Billy Collins, THE DEAD – Last year I considered entering the Zebra Poetry Festival–an annual poetry film competition in Berlin. It is a cooperative project where participants create short films based on two or more poems, either written by the creator, or a poem from a favorite artist. The competition is judged by an international jury, and the winners get to share in a host of prizes. Which is pretty impressive because if your film is chosen you get to travel to Berlin and participate in the awarding festivities. You would also get to meet great filmmakers, poets, and artists alike! Alas, due to a difference in opinion regarding character creation and collaboration, my short-film never made it past storyboard stage. What this experience did bring about was how differently people interpret poetic works.
I love poetry. Recently I found myself in a bit of a lyrical rut. I realize now; it is directly related to my attempts at filming. If I found it difficult to project the meaning of a piece in the film, then, what might others think of my work? If I am reviewing a poem by someone, I usually begin reading the article to see if it has an emotional effect. If so, I read the poem backward. Yes. Backwards. Then I do picky little things like reviewing its form–word relation and cohesiveness. What might “stand out” in the piece, or what the author is trying to communicate. Most of the time, I find it easy to critique an article. Often, well lately, I am finding it tough to interpret poetry pieces by others. Especially when it comes to my work–but I digress.
Then I decided that poetry is best understood like beauty–in the eyes of the beholder. Like the piece was below written by former Poet Lauderate Billy Collins. The Dead had been interpreted in many different ways. I even read some critique, well comments, related to this piece, in that Collins’s poem perhaps, make a mockery of religion or those who believe in God. I do not see this. I feel that it is an announcement of a blessing. A blessing from those recent or having long past still gift to us the comfort of knowing that within our hearts, those of all who remain dear to us will still be here, always.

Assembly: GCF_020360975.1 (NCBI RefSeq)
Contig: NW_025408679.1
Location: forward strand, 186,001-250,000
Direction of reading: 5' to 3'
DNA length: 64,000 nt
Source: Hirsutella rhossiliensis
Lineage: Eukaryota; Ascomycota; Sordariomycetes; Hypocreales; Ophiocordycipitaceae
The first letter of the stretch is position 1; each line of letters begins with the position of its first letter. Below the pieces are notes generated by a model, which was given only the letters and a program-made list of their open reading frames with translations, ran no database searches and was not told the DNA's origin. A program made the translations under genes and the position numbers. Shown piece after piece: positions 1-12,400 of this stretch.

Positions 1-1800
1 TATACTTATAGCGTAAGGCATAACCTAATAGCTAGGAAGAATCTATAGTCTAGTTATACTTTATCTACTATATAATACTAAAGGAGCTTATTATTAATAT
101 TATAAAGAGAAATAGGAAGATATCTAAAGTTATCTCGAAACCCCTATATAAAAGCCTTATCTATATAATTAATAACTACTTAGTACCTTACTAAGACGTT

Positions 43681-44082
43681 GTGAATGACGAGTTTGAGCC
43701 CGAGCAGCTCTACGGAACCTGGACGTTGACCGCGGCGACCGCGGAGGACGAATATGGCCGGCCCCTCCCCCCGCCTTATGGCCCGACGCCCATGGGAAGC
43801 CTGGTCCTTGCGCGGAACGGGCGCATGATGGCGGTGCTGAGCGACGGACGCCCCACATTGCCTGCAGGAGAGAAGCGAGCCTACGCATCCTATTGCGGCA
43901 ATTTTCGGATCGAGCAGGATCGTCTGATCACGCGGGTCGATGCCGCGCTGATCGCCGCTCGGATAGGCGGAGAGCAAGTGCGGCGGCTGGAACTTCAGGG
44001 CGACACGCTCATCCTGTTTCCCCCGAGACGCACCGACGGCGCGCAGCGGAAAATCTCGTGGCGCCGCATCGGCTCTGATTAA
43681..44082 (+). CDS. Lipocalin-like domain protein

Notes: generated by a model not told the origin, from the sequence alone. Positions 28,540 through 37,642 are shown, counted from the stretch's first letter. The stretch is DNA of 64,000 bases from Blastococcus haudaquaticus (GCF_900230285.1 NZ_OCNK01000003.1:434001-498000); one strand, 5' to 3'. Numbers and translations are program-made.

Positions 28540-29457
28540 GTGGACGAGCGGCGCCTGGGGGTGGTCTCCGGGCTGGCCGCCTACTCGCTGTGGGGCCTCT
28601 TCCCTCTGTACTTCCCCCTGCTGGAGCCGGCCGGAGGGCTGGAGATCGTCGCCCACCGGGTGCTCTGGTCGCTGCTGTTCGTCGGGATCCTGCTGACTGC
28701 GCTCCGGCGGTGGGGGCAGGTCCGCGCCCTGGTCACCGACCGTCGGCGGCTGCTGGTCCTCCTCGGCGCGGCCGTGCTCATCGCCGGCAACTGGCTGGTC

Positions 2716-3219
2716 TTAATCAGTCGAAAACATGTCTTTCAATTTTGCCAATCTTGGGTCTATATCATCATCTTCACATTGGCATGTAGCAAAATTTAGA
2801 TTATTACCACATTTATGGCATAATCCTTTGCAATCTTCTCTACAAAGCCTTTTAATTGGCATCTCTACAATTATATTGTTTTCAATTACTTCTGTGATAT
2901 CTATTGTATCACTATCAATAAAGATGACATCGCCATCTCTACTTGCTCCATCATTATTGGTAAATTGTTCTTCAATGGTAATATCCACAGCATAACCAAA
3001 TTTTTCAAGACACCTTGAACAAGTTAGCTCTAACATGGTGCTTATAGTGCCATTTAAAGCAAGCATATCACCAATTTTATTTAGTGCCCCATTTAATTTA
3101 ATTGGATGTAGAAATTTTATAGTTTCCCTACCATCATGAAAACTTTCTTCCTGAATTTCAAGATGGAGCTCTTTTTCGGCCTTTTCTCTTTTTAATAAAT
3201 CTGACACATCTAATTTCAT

It can be as simple of interpretation, like that.
The dead are always looking down on us, they say,
while we are putting on our shoes or making a sandwich,
they are looking down through the glass-bottom boats of heaven
as they row themselves slowly through eternity.
They watch the tops of our heads moving below on earth,
and when we lie down in a field or on a couch,
drugged perhaps by him of a long afternoon,
they think we are looking back at them,
Which makes them lift their oars and fall silent
and wait, like parents, for us to close our eyes.
Sailing Alone around the Room: New and Selected Poems, Random House (New York, NY), 2001
Please enjoy the short film The Dead poem by Billy Collins, animated by Juan Delcán
The Dead was a 2008 Zebra Poetry Festival Prize winner.
Image credit: Juan Delcán